After seeing Gonzaga pull off a stunning shot at the end of overtime against the UCLA Bruins to put the Bulldogs in the National Championship game against Baylor University, I watched the TV interview with Gonzaga Head Coach, Mark Few.
Coach Few commented how tough UCLA played and how his team had to reach deep down within themselves to overcome the tenacity of their opponent. However, when Few was asked how he felt as Gonzaga’s Jalen Suggs made a 35-foot shot at the end of the game, which banked off the backboard and swished through the net, Few made an interesting comment. Few said that Suggs practices that shot all the time, and he knew the ball would go in the basket.
Coach Few KNEW Jalen Suggs was going to make the shot because they practice those end-of-game scenarios all the time. There was no question in Few’s mind that Suggs would make that shot. This same outcome should be occurring during our son’s pitching outings if they’re practicing daily for situations where a big pitch is needed.
As this newsletter title states: hope is not a plan and a plan is not hope. Just like Jalen Suggs practices that shot over and over, as coaches we must work with players on situations that will occur in a game so we’re not surprised when the moment comes.
When baseball season begins, our training allows us to perform at a high level just like we planned for, not hoped for. But by the middle of a season, I find more and more players practicing less for these situations and just trying to survive the physical and mental toll that games have on them. Instead of planning and practicing, they only hope to do well. But Hope Is Not A Plan. We have to constantly strive to better ourselves, not just show up and wait for someone to tell us what to do.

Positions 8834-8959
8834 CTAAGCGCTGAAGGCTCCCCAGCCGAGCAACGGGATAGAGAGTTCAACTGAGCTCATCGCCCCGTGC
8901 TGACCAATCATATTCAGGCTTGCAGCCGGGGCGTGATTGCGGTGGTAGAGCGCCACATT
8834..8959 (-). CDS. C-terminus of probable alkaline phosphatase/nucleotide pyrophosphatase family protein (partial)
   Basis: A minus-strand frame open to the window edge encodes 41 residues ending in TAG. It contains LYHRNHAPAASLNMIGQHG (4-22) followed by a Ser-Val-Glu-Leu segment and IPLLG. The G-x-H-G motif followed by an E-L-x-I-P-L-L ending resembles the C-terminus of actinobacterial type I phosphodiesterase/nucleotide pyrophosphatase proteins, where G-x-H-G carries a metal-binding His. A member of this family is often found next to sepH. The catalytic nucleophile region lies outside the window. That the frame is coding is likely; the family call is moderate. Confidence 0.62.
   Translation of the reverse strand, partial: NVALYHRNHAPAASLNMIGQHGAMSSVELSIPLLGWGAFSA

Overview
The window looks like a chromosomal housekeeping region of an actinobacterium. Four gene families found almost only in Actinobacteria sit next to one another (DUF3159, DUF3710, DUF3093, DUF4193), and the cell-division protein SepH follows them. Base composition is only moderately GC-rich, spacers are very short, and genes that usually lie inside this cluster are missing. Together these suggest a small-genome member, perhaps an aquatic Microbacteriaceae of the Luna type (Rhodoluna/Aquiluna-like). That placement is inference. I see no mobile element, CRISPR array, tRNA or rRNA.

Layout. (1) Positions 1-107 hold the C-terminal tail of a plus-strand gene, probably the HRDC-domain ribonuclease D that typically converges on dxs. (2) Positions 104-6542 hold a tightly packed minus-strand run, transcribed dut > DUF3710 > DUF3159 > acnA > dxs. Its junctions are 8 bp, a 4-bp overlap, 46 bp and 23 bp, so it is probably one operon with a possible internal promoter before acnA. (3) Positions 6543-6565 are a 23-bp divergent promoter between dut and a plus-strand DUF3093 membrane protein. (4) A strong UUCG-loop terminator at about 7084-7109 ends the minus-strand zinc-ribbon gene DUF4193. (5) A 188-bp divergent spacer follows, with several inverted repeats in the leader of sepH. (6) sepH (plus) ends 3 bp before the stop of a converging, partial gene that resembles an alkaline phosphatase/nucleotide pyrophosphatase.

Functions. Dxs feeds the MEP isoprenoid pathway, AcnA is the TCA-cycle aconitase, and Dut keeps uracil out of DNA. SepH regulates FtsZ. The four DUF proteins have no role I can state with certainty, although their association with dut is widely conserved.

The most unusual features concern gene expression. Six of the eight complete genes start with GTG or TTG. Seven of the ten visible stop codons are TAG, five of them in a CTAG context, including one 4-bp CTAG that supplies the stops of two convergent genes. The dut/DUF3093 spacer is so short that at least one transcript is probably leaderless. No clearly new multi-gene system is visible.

Players who continually work are the ones who will be rewarded with good results because they have a plan and put it into practice. Those players don’t live with hope; they work their plan.
We are quickly moving toward the middle of April when games will be played on a consistent basis. It’s imperative players continue practicing the things that made them successful. Sticking to a well-prepared plan will always put a player ahead of those who just show up to go through the motions.
On that note, our Summer Training sessions are just around the corner. We’ll be making an announcement this coming week with the dates, times, and details. Our summer training is the most important time of year in player development so they can gain an edge in velocity, arm health, and recovery. Players in past years have always said that their skills on the field are a direct result of their training at Throwzone during the summer.
Players can realistically gain a clear edge over their opponents and other players in college, high school, and travel ball programs by training with us for up to eight weeks. Be watch your email inbox and our social media platforms for this important summer training information!
Until next time…